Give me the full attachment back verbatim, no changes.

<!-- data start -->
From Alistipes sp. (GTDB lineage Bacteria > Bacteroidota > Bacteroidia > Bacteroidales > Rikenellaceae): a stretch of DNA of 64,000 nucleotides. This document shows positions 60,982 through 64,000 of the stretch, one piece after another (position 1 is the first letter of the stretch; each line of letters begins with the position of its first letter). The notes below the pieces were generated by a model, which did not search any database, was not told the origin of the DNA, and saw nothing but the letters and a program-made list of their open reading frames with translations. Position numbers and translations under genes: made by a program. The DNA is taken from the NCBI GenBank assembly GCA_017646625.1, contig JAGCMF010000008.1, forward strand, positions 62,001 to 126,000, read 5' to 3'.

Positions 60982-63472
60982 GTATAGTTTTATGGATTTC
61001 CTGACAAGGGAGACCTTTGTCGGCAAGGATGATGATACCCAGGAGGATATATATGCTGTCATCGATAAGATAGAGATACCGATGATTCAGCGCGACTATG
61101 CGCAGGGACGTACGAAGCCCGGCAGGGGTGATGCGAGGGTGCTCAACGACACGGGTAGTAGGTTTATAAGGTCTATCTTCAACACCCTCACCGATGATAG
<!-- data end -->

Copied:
From Alistipes sp. (GTDB lineage Bacteria > Bacteroidota > Bacteroidia > Bacteroidales > Rikenellaceae): a stretch of DNA of 64,000 nucleotides. This document shows positions 60,982 through 64,000 of the stretch, one piece after another (position 1 is the first letter of the stretch; each line of letters begins with the position of its first letter). The notes below the pieces were generated by a model, which did not search any database, was not told the origin of the DNA, and saw nothing but the letters and a program-made list of their open reading frames with translations. Position numbers and translations under genes: made by a program. The DNA is taken from the NCBI GenBank assembly GCA_017646625.1, contig JAGCMF010000008.1, forward strand, positions 62,001 to 126,000, read 5' to 3'.

Positions 60982-63472
60982 GTATAGTTTTATGGATTTC
61001 CTGACAAGGGAGACCTTTGTCGGCAAGGATGATGATACCCAGGAGGATATATATGCTGTCATCGATAAGATAGAGATACCGATGATTCAGCGCGACTATG
61101 CGCAGGGACGTACGAAGCCCGGCAGGGGTGATGCGAGGGTGCTCAACGACACGGGTAGTAGGTTTATAAGGTCTATCTTCAACACCCTCACCGATGATAG